On From Perranporth to Trevellas Combe
There are steep cliffs to climb out of Perranporth, with endless stone steps that burn the legs and lungs of the uninitiated. And there are more to come at Trevellas Combe.
Before you get to Trevellas though the path winds its way around an increasing number of mine workings. Keep your eyes open along the red, iron-stained cliffs at Cligga Head for pockmarked tunnel openings high above the beach. There’s also an impressive protrusion of white greisen rock that towers above the coast path, folded and veined like a closed fan. And then, when the path finally drops into Trevellas you can explore the enigmatic buildings of Blue Hills mine.
It’s Only A Mile From The End Now, But First…
Get ready for the energy-sapping trek up out of Trevellas! It’s a tough climb for most people but Katie made it look easy enough. She said the “The trick is to really engage the glutes”, a tip she learnt from a fell-running instructor.
I thought a better trick would be to sit down and just send her off for mule.
Trevellas Combe to Trevaunance Cove, St Agnes
When you finally get to the top of the cliffs it’s an easy mile or so’s walk to the next cove at St Agnes. Once you’ve passed some surreal mine spoils you come to a junction of paths where you have a choice. From here you can either head down into the cove and the welcoming Driftwood Spars, an old pub that serves craft ales made on the premises, or take the other track back up into the village with all its amenities. We decided to head back to the warmth of Katie’s kitchen, feeling totally exhilarated.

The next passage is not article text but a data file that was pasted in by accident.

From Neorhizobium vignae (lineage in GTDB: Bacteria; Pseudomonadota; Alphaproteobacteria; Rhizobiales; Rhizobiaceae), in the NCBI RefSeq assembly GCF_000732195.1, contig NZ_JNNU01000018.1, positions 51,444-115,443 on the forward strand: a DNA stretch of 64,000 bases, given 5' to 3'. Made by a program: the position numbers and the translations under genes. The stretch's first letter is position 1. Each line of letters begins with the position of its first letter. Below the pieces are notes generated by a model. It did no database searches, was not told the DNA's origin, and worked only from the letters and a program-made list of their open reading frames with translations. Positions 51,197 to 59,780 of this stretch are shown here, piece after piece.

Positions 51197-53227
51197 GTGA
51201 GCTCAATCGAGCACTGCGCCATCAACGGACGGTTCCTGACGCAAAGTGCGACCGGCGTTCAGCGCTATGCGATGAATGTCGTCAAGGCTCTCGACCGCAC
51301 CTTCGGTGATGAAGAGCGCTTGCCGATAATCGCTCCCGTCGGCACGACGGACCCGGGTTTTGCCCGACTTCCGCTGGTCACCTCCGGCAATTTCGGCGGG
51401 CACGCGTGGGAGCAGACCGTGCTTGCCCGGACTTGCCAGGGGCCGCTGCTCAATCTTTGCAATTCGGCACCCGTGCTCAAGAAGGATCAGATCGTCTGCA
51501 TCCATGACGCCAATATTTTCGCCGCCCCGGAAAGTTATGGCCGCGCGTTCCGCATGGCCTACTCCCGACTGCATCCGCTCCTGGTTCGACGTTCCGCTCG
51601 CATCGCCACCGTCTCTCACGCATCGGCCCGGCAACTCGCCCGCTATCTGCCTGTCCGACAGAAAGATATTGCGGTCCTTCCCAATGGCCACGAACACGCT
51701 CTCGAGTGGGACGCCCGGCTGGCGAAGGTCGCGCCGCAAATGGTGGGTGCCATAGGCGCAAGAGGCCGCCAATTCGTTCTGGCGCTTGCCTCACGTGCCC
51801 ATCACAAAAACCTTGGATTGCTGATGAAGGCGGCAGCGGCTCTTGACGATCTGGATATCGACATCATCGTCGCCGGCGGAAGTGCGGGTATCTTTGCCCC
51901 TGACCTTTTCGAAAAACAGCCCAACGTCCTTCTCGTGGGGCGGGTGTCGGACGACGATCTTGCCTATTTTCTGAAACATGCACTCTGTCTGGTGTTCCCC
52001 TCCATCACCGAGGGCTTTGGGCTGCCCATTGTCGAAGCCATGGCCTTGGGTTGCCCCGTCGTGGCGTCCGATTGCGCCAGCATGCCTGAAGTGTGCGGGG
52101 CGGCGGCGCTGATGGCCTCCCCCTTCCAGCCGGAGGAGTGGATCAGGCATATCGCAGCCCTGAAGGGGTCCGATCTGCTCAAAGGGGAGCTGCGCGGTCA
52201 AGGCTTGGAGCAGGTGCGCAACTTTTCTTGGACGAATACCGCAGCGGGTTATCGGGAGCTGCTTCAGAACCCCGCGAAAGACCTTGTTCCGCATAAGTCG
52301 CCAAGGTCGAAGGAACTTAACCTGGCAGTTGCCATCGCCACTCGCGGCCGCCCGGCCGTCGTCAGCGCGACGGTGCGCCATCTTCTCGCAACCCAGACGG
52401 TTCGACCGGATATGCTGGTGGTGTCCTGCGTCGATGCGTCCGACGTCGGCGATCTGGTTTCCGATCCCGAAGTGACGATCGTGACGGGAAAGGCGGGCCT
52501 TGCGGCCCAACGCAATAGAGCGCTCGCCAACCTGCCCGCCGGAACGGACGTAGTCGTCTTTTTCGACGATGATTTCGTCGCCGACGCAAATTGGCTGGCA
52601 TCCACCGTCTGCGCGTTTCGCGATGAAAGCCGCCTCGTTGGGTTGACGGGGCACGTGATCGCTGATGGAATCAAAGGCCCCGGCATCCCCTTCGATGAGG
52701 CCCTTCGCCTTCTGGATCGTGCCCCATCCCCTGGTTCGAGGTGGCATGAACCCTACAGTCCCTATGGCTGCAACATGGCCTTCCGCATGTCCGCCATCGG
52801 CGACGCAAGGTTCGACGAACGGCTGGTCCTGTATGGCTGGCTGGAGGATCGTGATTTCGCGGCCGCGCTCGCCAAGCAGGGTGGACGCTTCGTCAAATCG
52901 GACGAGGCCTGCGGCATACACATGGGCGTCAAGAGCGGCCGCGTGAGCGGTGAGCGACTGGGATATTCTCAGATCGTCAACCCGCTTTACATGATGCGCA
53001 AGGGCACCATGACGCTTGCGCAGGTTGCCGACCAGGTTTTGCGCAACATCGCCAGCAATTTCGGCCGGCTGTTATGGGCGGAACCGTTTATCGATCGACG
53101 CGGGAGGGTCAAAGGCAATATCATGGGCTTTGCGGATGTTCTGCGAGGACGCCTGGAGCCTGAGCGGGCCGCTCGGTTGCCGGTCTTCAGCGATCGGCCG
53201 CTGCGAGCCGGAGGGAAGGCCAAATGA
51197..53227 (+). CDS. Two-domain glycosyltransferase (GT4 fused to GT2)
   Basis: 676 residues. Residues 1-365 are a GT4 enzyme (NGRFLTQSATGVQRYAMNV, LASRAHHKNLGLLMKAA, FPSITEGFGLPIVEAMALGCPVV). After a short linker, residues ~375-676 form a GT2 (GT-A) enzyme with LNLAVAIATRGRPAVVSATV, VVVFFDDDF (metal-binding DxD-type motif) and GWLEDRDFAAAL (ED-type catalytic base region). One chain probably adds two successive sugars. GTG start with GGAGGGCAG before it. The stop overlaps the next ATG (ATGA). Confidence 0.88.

This stretch of coast is one of my favourite local places at any time of year, but it was the weather that mad
What a walk: the quickly changing weather added more drama than you’d get in a production of Hamlet!
One minute the skies were leaden and we’d have our heads down, sheltering our cheeks from the whipping rain coming in off the Atlantic. Then as it passed we’d look up at a rainbow and a vast horizon that stretched on for miles.
Thanks for reading! I hope you’re excited to give the Cornish coast a go? Check out the details below to plan a 9 mile walk from Holywell Bay to St Agnes – and find out everything you need to know about walking in Cornwall right here:
Plan Your Own Hike
Holywell Bay To St Agnes, 9 Miles
Updated February 2021
- OS Map: Explorer 104, Redruth and St Agnes
- A-Z Adventure Series For Walkers Map: South West Coast Path North Cornwall (excellent value OS 1:25,000 mapping)
- Distance: 8 miles from Holywell Bay to Trevaunance Cove, plus 1 mile to St Agnes village centre
- Difficulty: easy to moderate, with some steep climbs
- Bus: First Kernow Truro to Newquay bus (87) stops in both the centre of St Agnes village and Holywell Bay, so it’s easy to start the walk at either end.
- Car: St Agnes: there’s a free car park in the village centre, adjacent to the library. Holywell Bay: there’s a large National Trust car park near the beach.
Places To Stay
- Pubs and toilets in Holywell Bay
- Convenience shops, cafes, pubs and toilets in St Agnes village, pub at Trevaunance Cove